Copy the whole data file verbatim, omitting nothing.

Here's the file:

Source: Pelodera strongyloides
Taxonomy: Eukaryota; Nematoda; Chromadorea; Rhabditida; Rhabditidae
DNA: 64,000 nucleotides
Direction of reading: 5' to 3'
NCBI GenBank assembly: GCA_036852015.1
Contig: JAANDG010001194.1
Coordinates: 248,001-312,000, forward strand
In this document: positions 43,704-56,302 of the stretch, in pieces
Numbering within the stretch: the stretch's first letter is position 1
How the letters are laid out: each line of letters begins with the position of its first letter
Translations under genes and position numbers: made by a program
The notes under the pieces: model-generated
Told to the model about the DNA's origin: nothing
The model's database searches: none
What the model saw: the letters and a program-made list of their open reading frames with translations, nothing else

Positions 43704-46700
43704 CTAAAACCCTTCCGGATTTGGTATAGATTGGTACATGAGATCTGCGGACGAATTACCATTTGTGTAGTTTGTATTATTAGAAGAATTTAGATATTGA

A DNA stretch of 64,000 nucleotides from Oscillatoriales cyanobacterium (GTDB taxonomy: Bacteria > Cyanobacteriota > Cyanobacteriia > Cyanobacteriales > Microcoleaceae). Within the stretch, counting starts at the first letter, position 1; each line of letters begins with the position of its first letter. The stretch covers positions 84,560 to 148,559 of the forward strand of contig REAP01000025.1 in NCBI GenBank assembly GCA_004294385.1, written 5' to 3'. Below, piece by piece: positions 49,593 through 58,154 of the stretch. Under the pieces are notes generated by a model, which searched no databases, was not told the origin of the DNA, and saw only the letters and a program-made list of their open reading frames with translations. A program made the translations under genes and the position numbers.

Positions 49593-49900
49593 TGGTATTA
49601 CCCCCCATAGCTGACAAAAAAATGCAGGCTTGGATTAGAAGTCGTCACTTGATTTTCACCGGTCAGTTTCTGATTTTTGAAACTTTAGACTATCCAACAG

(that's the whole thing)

Source: Pelodera strongyloides
Taxonomy: Eukaryota; Nematoda; Chromadorea; Rhabditida; Rhabditidae
DNA: 64,000 nucleotides
Direction of reading: 5' to 3'
NCBI GenBank assembly: GCA_036852015.1
Contig: JAANDG010001194.1
Coordinates: 248,001-312,000, forward strand
In this document: positions 43,704-56,302 of the stretch, in pieces
Numbering within the stretch: the stretch's first letter is position 1
How the letters are laid out: each line of letters begins with the position of its first letter
Translations under genes and position numbers: made by a program
The notes under the pieces: model-generated
Told to the model about the DNA's origin: nothing
The model's database searches: none
What the model saw: the letters and a program-made list of their open reading frames with translations, nothing else

Positions 43704-46700
43704 CTAAAACCCTTCCGGATTTGGTATAGATTGGTACATGAGATCTGCGGACGAATTACCATTTGTGTAGTTTGTATTATTAGAAGAATTTAGATATTGA

A DNA stretch of 64,000 nucleotides from Oscillatoriales cyanobacterium (GTDB taxonomy: Bacteria > Cyanobacteriota > Cyanobacteriia > Cyanobacteriales > Microcoleaceae). Within the stretch, counting starts at the first letter, position 1; each line of letters begins with the position of its first letter. The stretch covers positions 84,560 to 148,559 of the forward strand of contig REAP01000025.1 in NCBI GenBank assembly GCA_004294385.1, written 5' to 3'. Below, piece by piece: positions 49,593 through 58,154 of the stretch. Under the pieces are notes generated by a model, which searched no databases, was not told the origin of the DNA, and saw only the letters and a program-made list of their open reading frames with translations. A program made the translations under genes and the position numbers.

Positions 49593-49900
49593 TGGTATTA
49601 CCCCCCATAGCTGACAAAAAAATGCAGGCTTGGATTAGAAGTCGTCACTTGATTTTCACCGGTCAGTTTCTGATTTTTGAAACTTTAGACTATCCAACAG